Virtual Trackballs Revisited

Research output: Contribution to journalJournal articleResearchpeer-review

Standard

Virtual Trackballs Revisited. / Henriksen, Knud; Sporring, Jon; Hornbæk, Kasper.

In: IEEE Transactions on Visualization and Computer Graphics, Vol. 10, No. 2, 2004, p. 206-216.

Research output: Contribution to journalJournal articleResearchpeer-review

Harvard

Henriksen, K, Sporring, J & Hornbæk, K 2004, 'Virtual Trackballs Revisited', IEEE Transactions on Visualization and Computer Graphics, vol. 10, no. 2, pp. 206-216.

APA

Henriksen, K., Sporring, J., & Hornbæk, K. (2004). Virtual Trackballs Revisited. IEEE Transactions on Visualization and Computer Graphics, 10(2), 206-216.

Vancouver

Henriksen K, Sporring J, Hornbæk K. Virtual Trackballs Revisited. IEEE Transactions on Visualization and Computer Graphics. 2004;10(2):206-216.

Author

Henriksen, Knud ; Sporring, Jon ; Hornbæk, Kasper. / Virtual Trackballs Revisited. In: IEEE Transactions on Visualization and Computer Graphics. 2004 ; Vol. 10, No. 2. pp. 206-216.

Bibtex

@article{0b83d4d074c511dbbee902004c4f4f50,
title = "Virtual Trackballs Revisited",
abstract = "Rotation of three-dimensional objects by a two-dimensional mouse is a typical task in computer-aided design, operation simulations, and desktop virtual reality. The most commonly used rotation technique is a virtual trackball surrounding the object and operated by the mouse pointer. This article reviews and provides a mathematical foundation for virtual trackballs. The first, but still popular, virtual trackball was described by Chen et al. [CHECK END OF SENTENCE]. We show that the virtual trackball by Chen et al. does not rotate the object along the intended great circular arc on the virtual trackball and we give a correction. Another popular virtual trackball is Shoemake's quaternion implementation [CHECK END OF SENTENCE], which we show to be a special case of the virtual trackball by Chen et al.. Shoemake extends the scope of the virtual trackball to the full screen. Unfortunately, Shoemake's virtual trackball is inhomogeneous and discontinuous with consequences for usability. Finally, we review Bell's virtual trackball [CHECK END OF SENTENCE] and discuss studies of the usability of virtual trackballs.",
author = "Knud Henriksen and Jon Sporring and Kasper Hornb{\ae}k",
year = "2004",
language = "English",
volume = "10",
pages = "206--216",
journal = "I E E E Transactions on Visualization and Computer Graphics",
issn = "1077-2626",
publisher = "Institute of Electrical and Electronics Engineers",
number = "2",

}

RIS

TY - JOUR

T1 - Virtual Trackballs Revisited

AU - Henriksen, Knud

AU - Sporring, Jon

AU - Hornbæk, Kasper

PY - 2004

Y1 - 2004

N2 - Rotation of three-dimensional objects by a two-dimensional mouse is a typical task in computer-aided design, operation simulations, and desktop virtual reality. The most commonly used rotation technique is a virtual trackball surrounding the object and operated by the mouse pointer. This article reviews and provides a mathematical foundation for virtual trackballs. The first, but still popular, virtual trackball was described by Chen et al. [CHECK END OF SENTENCE]. We show that the virtual trackball by Chen et al. does not rotate the object along the intended great circular arc on the virtual trackball and we give a correction. Another popular virtual trackball is Shoemake's quaternion implementation [CHECK END OF SENTENCE], which we show to be a special case of the virtual trackball by Chen et al.. Shoemake extends the scope of the virtual trackball to the full screen. Unfortunately, Shoemake's virtual trackball is inhomogeneous and discontinuous with consequences for usability. Finally, we review Bell's virtual trackball [CHECK END OF SENTENCE] and discuss studies of the usability of virtual trackballs.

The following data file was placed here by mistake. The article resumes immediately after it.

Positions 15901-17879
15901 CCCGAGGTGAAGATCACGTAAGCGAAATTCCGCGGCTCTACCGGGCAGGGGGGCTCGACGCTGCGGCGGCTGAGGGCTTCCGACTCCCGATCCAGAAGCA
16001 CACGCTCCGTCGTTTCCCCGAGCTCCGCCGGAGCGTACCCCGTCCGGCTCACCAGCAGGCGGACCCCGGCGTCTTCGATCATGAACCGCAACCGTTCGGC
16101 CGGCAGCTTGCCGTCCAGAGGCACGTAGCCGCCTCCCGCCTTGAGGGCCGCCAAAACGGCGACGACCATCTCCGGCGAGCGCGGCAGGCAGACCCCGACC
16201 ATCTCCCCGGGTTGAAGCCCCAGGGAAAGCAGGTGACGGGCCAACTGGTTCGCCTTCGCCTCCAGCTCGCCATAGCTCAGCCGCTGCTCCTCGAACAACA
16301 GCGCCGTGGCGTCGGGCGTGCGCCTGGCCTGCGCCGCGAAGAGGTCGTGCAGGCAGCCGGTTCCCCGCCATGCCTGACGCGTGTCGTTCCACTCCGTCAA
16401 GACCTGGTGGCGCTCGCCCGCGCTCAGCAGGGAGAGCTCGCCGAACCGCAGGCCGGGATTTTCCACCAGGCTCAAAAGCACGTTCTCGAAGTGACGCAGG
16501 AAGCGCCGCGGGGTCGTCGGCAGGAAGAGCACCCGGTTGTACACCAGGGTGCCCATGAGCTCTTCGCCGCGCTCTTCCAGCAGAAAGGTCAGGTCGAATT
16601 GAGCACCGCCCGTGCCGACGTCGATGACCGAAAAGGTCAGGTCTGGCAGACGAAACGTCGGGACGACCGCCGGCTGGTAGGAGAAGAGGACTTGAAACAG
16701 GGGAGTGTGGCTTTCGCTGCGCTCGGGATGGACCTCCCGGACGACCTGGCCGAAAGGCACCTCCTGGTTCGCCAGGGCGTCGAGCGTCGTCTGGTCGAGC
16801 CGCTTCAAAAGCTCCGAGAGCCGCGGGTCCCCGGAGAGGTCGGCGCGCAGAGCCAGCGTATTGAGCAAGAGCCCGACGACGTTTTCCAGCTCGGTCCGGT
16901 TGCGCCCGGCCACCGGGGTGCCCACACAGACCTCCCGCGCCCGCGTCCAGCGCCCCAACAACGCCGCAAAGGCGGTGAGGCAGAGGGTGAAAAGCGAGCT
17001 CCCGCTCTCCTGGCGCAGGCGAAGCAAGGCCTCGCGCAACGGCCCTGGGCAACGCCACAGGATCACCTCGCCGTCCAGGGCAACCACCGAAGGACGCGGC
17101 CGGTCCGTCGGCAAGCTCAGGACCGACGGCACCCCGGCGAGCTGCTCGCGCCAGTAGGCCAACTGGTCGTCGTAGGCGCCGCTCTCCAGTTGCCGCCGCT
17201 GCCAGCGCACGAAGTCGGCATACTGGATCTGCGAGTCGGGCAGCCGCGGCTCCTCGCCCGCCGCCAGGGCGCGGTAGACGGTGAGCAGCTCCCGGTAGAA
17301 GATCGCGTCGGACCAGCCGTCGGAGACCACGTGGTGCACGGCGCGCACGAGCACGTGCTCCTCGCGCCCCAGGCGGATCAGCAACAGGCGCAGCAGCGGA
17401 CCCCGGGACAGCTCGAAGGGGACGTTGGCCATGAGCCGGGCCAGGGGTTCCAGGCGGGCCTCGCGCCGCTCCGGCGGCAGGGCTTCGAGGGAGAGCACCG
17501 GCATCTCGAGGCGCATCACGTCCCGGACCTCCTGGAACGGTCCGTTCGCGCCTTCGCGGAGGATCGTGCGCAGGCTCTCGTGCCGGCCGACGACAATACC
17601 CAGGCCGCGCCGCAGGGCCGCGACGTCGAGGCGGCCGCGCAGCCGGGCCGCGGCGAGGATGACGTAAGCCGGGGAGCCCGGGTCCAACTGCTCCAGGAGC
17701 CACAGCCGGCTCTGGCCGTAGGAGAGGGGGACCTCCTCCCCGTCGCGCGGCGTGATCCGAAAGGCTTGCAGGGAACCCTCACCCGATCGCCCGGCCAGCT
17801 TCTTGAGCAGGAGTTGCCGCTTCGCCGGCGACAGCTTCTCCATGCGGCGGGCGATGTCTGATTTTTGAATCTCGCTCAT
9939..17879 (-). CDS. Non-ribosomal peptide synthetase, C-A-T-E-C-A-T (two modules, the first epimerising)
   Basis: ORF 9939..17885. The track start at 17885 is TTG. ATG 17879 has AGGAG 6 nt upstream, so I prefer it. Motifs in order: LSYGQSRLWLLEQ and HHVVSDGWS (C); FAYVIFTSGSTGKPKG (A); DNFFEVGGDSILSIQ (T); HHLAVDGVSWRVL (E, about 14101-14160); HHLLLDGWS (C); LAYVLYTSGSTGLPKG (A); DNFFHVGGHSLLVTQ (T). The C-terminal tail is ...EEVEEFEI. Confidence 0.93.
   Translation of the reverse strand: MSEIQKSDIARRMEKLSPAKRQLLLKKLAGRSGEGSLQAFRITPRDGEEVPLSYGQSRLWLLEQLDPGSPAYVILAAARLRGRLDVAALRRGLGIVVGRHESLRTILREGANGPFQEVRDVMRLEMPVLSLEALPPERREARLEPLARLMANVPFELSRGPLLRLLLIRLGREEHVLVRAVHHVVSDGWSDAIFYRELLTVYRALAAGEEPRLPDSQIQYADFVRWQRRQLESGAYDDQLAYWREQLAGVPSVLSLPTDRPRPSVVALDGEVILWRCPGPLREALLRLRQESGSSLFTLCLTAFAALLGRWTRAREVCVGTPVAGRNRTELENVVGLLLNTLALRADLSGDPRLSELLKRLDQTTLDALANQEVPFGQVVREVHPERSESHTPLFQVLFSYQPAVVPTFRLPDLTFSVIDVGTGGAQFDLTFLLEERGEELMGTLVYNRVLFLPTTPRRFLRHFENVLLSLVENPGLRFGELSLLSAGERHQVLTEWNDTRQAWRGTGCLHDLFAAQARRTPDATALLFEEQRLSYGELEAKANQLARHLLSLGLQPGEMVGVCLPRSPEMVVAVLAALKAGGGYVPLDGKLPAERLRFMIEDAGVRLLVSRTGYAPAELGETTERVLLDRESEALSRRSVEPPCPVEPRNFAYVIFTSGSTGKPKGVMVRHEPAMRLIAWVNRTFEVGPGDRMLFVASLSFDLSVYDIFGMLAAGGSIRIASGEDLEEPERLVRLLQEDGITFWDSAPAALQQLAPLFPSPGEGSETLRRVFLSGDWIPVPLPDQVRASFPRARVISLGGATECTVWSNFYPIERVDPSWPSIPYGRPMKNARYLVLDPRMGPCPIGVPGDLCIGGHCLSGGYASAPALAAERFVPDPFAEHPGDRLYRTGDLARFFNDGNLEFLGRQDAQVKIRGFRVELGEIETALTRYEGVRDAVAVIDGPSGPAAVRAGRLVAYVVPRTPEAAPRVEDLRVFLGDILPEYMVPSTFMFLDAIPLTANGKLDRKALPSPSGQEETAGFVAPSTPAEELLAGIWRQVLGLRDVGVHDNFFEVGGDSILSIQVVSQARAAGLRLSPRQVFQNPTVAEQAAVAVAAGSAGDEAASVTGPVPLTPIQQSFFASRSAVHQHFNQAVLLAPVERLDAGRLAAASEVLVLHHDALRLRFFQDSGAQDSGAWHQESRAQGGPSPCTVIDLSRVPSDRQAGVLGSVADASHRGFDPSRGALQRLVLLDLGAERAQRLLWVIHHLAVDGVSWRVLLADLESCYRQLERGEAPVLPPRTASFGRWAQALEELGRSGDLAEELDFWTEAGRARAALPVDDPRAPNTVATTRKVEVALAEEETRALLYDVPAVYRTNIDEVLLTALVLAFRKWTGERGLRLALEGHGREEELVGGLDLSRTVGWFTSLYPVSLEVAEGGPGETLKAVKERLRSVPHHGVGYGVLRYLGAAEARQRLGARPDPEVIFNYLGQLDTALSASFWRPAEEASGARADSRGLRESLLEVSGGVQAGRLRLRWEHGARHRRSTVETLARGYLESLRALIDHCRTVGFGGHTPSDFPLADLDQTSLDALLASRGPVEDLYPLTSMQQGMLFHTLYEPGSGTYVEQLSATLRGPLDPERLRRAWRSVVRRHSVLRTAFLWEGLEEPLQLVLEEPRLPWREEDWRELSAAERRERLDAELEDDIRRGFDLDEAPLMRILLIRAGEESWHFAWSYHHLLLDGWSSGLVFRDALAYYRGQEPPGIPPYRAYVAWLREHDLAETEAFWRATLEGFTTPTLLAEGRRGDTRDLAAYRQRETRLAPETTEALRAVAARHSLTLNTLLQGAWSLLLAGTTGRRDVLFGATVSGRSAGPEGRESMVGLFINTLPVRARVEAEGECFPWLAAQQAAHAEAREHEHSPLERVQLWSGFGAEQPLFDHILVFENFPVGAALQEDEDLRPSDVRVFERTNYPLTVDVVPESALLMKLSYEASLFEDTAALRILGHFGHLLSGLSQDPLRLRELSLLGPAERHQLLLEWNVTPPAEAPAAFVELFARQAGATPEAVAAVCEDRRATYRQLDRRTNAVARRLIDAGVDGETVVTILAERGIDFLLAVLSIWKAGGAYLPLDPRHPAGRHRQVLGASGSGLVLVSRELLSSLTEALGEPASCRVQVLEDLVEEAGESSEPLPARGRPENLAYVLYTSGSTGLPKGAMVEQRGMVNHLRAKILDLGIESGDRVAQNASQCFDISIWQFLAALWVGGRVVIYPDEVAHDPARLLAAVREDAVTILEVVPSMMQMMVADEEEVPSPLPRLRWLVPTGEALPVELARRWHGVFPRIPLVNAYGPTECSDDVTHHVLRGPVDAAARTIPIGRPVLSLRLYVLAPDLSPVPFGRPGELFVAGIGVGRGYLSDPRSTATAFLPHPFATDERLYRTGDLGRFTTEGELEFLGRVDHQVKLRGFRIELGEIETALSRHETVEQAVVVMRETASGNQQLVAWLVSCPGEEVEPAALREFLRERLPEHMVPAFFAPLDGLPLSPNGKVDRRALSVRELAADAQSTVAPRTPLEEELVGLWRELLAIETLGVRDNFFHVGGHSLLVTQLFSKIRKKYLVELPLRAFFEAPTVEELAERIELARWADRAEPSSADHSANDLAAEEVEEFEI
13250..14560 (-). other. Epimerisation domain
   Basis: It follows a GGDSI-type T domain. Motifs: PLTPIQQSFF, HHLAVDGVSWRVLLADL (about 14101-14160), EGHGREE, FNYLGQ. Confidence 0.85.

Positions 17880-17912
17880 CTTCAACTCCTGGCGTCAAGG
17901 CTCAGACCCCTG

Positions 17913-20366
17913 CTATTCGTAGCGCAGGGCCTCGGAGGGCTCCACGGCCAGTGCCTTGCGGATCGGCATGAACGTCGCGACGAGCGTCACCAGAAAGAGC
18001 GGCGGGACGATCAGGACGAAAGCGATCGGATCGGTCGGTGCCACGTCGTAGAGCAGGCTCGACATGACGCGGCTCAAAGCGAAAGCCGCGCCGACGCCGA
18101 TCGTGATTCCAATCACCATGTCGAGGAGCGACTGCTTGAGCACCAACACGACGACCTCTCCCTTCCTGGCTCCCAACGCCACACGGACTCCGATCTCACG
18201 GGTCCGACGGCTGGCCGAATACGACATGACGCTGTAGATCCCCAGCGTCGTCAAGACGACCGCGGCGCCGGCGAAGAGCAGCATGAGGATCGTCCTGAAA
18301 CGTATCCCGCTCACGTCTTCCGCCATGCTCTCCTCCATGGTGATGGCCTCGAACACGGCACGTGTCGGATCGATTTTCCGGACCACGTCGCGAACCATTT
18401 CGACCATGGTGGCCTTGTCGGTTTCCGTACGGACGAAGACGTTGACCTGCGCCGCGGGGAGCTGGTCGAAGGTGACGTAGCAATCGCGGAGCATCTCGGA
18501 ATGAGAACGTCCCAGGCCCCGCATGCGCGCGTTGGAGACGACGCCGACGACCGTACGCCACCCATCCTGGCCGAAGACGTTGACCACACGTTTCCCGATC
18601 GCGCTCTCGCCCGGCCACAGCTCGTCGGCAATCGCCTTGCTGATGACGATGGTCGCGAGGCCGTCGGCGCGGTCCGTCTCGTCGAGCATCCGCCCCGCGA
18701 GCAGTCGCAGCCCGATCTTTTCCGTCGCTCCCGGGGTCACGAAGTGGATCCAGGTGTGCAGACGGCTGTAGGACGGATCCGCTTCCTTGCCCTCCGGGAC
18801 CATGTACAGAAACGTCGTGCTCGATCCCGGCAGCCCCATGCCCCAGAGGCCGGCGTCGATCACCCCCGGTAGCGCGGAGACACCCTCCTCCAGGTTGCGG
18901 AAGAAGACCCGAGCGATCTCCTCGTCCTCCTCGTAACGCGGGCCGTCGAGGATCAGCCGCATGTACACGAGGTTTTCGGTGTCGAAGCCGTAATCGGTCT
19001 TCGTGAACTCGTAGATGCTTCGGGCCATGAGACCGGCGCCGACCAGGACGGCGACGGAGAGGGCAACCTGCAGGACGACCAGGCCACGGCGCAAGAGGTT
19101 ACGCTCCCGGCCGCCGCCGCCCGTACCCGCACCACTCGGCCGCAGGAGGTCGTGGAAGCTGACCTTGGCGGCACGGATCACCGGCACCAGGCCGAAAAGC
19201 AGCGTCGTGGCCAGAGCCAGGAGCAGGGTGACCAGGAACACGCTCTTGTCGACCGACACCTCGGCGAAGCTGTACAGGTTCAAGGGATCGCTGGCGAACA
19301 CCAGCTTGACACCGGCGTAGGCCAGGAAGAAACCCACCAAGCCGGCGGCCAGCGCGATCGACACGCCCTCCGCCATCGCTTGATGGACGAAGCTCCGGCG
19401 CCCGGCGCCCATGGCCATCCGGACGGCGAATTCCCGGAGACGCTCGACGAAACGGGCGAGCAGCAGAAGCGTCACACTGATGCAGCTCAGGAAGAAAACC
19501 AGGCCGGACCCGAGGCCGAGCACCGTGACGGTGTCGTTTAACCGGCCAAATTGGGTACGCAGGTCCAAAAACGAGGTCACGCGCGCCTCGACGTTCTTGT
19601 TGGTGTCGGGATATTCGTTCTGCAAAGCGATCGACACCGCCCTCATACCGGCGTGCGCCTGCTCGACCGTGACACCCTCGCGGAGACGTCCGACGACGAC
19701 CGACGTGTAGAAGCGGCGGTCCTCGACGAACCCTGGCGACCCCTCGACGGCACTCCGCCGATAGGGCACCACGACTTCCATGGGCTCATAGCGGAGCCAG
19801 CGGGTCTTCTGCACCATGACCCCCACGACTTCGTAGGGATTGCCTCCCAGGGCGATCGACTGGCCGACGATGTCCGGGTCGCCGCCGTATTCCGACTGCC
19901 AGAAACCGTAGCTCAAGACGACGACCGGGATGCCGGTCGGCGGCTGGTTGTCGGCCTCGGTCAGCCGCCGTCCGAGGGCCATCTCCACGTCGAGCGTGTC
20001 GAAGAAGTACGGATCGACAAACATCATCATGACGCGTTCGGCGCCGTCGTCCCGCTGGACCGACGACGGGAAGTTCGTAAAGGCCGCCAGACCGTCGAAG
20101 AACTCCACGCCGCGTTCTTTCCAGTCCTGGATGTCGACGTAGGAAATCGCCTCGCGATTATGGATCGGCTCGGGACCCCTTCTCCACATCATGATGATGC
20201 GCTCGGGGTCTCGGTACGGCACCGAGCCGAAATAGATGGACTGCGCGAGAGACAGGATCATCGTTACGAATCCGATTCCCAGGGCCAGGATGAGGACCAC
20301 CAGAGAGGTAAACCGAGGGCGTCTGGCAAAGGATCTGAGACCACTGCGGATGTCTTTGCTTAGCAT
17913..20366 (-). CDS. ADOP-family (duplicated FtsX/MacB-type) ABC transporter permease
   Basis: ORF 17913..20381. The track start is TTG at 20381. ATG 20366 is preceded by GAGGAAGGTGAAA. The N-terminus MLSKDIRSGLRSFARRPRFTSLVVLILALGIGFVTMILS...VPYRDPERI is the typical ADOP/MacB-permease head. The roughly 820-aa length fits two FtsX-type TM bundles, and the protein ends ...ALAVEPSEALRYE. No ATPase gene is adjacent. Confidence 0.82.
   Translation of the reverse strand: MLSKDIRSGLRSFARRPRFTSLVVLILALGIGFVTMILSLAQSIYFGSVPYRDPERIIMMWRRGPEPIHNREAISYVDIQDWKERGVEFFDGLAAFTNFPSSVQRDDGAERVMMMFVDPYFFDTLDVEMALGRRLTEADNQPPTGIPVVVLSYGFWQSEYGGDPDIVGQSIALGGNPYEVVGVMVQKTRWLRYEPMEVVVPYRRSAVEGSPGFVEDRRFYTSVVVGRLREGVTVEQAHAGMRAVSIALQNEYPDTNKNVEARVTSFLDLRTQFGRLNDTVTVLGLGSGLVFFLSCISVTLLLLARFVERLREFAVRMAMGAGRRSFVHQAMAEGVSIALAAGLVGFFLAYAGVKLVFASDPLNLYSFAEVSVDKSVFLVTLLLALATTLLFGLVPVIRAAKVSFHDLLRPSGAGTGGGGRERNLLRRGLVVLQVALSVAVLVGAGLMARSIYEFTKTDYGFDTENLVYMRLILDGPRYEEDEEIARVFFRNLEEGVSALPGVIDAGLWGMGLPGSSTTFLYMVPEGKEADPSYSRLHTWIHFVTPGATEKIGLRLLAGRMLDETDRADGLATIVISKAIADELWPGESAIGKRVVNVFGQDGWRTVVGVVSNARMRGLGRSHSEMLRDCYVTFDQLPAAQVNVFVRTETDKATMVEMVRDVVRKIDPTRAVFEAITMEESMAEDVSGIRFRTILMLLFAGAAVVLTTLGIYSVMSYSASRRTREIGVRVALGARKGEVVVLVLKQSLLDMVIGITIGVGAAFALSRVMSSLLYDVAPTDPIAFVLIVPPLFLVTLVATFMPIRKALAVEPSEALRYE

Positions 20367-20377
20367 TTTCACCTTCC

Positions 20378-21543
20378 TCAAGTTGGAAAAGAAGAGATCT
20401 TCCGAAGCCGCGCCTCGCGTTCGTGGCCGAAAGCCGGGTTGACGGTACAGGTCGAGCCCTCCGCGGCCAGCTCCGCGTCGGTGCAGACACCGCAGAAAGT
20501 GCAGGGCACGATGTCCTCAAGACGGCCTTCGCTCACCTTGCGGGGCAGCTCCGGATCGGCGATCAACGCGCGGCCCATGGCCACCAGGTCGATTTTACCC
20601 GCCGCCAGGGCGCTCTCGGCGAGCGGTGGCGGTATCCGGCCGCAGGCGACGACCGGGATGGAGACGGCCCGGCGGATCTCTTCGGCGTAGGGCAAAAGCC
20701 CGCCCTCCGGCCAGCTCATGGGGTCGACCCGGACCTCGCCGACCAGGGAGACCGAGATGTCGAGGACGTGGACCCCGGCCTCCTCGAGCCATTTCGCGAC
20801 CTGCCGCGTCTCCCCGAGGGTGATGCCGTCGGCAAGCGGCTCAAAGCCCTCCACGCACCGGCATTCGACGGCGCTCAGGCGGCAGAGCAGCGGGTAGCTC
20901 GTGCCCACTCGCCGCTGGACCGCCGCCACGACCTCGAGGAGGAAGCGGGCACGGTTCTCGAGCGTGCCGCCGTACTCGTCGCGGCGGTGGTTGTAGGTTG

AB - Rotation of three-dimensional objects by a two-dimensional mouse is a typical task in computer-aided design, operation simulations, and desktop virtual reality. The most commonly used rotation technique is a virtual trackball surrounding the object and operated by the mouse pointer. This article reviews and provides a mathematical foundation for virtual trackballs. The first, but still popular, virtual trackball was described by Chen et al. [CHECK END OF SENTENCE]. We show that the virtual trackball by Chen et al. does not rotate the object along the intended great circular arc on the virtual trackball and we give a correction. Another popular virtual trackball is Shoemake's quaternion implementation [CHECK END OF SENTENCE], which we show to be a special case of the virtual trackball by Chen et al.. Shoemake extends the scope of the virtual trackball to the full screen. Unfortunately, Shoemake's virtual trackball is inhomogeneous and discontinuous with consequences for usability. Finally, we review Bell's virtual trackball [CHECK END OF SENTENCE] and discuss studies of the usability of virtual trackballs.

M3 - Journal article

VL - 10

SP - 206

EP - 216

JO - I E E E Transactions on Visualization and Computer Graphics

JF - I E E E Transactions on Visualization and Computer Graphics

SN - 1077-2626

IS - 2

ER -

ID: 123678